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Throat Cancer

What is throat cancer?

“Throat cancer” is the general term for squamous carcinoma of the mouth, tongue, palate, voice box, pharynx or esophagus. Although other types of cancer may afflict these areas, squamous carcinoma is by far the most common. Any type of cancer can be a frightening prospect, but cancer of the throat is especially so because surgery routinely affects the ability to swallow and speak



What are the Symptoms?

Throat Cancers Generally Cause Pain, But Not Always!

A painless “knot” in the neck may be the first symptom. If you smoke, any mass in the neck should be evaluated immediately. If you are a non-smoker, as a general rule any new mass in the neck that doesn’t resolve itself after two weeks should be checked by your doctor. Often a sample of the mass can be removed with a small needle and a diagnosis can be made without an operative biopsy.

This photo illustrates a typical squamous carcinoma of the palate, which was painful.









The second photo shows a classic ulcerative tongue cancer, which, strangely, wasn’t very painful.









Hoarseness is another warning sign of possible throat cancer. Fortunately, most cancers of the voice box will cause hoarseness while the tumor is still small. In these cases, radiation may be used with good cure rates. If the tumor has grown larger, a combination of chemotherapy and radiation can cure the cancer. The voice box is removed only in rare cases. Other symptoms include unexpected weight loss, a feeling of “fullness” in the throat, nasal obstructions, visible physical changes, facial numbness and spitting up blood. (See Photo)


Some Additional Symptoms of Throat Cancer May Seem Odd. They Include The Following:

• Ear pain, where no infection, fluid or earwax are present.

• A persistent cough, which may be a sign of nerve damage caused by throat cancer or other lesions.

• Changes in the sense of smell or taste, which usually do not indicate cancer, but should be evaluated if the change is recent.

• Fluid in the ear, causing decreased or muffled hearing, indicating the possibility of a cancer blocking the eustachian tube.

• Nosebleed, which in smokers may be caused by sinus cancer, although nosebleeds otherwise are very common and harmless.

• Bleeding under a stable denture, which may indicate gum cancer.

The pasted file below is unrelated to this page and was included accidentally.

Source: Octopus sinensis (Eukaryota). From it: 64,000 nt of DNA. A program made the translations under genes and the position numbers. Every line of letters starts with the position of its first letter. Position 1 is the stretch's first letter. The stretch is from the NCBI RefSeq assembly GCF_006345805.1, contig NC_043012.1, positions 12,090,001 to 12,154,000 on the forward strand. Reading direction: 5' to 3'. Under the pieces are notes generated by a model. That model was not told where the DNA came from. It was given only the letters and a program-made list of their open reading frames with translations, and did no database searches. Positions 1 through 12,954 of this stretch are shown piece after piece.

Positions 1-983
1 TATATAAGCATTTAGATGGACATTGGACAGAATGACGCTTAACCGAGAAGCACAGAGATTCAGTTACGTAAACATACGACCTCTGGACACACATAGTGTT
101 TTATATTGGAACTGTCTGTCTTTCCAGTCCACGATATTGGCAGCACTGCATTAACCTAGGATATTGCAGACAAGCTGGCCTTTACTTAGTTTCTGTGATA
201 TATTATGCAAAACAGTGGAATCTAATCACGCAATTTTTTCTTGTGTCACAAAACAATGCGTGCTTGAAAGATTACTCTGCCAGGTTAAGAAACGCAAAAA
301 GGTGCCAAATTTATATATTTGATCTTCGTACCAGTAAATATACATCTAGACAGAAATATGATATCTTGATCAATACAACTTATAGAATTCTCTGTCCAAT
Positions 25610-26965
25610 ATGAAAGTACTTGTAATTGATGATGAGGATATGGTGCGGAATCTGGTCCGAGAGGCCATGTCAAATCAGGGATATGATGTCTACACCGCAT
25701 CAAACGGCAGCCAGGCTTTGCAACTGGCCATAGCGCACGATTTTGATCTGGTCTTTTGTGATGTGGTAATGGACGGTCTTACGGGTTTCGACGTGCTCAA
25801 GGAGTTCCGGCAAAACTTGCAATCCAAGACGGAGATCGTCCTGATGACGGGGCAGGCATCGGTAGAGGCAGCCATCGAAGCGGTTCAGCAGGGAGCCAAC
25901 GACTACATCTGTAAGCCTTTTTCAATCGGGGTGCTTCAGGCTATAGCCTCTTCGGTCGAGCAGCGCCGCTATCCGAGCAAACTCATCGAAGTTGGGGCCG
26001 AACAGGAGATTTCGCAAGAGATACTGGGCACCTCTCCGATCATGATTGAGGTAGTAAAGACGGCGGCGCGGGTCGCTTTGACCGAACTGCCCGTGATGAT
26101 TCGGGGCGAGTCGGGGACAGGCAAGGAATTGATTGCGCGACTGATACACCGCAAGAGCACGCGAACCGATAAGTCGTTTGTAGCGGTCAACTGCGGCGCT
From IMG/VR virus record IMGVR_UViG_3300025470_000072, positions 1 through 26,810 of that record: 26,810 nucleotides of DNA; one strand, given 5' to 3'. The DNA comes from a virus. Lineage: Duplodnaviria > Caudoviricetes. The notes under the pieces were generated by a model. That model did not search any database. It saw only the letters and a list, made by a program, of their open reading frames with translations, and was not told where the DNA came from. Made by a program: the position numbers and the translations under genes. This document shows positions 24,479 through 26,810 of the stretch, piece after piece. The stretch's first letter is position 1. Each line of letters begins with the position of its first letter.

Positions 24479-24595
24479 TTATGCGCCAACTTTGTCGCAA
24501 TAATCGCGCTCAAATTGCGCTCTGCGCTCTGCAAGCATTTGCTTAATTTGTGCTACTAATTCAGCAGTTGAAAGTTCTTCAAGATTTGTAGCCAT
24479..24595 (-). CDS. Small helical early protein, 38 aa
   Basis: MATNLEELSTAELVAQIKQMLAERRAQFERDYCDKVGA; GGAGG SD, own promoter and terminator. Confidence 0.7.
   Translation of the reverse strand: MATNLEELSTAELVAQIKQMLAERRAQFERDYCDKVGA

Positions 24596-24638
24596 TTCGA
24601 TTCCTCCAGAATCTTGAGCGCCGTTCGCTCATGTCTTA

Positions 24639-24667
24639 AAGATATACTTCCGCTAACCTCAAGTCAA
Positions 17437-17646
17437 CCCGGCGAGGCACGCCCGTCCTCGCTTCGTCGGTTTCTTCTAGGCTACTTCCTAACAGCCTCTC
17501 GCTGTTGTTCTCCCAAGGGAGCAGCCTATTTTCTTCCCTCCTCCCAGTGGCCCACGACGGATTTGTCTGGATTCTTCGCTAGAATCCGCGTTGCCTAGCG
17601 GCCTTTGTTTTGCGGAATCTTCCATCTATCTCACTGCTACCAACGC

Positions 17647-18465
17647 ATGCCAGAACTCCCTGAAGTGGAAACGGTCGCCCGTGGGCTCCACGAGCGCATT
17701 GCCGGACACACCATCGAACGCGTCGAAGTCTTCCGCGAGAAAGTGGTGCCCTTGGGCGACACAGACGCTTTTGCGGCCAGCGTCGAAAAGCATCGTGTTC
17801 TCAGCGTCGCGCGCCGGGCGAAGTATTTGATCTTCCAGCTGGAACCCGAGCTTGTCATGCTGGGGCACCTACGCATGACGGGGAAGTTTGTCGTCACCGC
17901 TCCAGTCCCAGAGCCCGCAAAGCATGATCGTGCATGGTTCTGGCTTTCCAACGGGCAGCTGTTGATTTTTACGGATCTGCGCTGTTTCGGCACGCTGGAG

• A non-healing “infected tooth,” accompanied by prominent lymph nodes, which does not respond to antibiotics, and which may be a sign of cancer around the tooth or in the lymph nodes. This tumor certainly looked cancerous, but it turned out to be a “pyogenic granuloma,” an infected scar next to a broken tooth.


Throat pain or a feeling of “fullness” may indicate the presence of a tumor on the vocal cords, which could cause a life-threatening obstruction of the airway. In most cases, however, that “full” feeling arises from a benign condition, like indigestion, gastric reflux, a virus, a hernia or a goiter.


In short, any new or unusual symptom in the head or neck should be evaluated, especially if it doesn’t respond to antibiotics. DON’T PROCRASTINATE! since pain in the head or neck usually is caused by a benign condition, you needn’t be afraid to schedule an appointment. If the diagnosis is cancer, surgery will be far less invasive with a greater chance of cure. This Photo illustrates the importance of seeking early treatment. The patient had a pre-cancerous lesion of the tongue called a “leukoplakia” (or “white patch”). Because he refused the simple surgical removal of the lesion, two years later part of his tongue was removed as the lesion had converted to true cancer.


If your doctor thinks you might have throat cancer, he or she will probably recommend a biopsy, which often can be done in the clinic, but sometimes a brief visit to the operating room is necessary.  Your doctor will also order a CT scan, which will reveal a great deal about the tumor – its size, its location, how much it has spread, and which specific structures are involved. This photo is an example of what a CT scan looks like. It shows a jawbone eaten through with cancer, with a tooth floating in the middle of the tumor.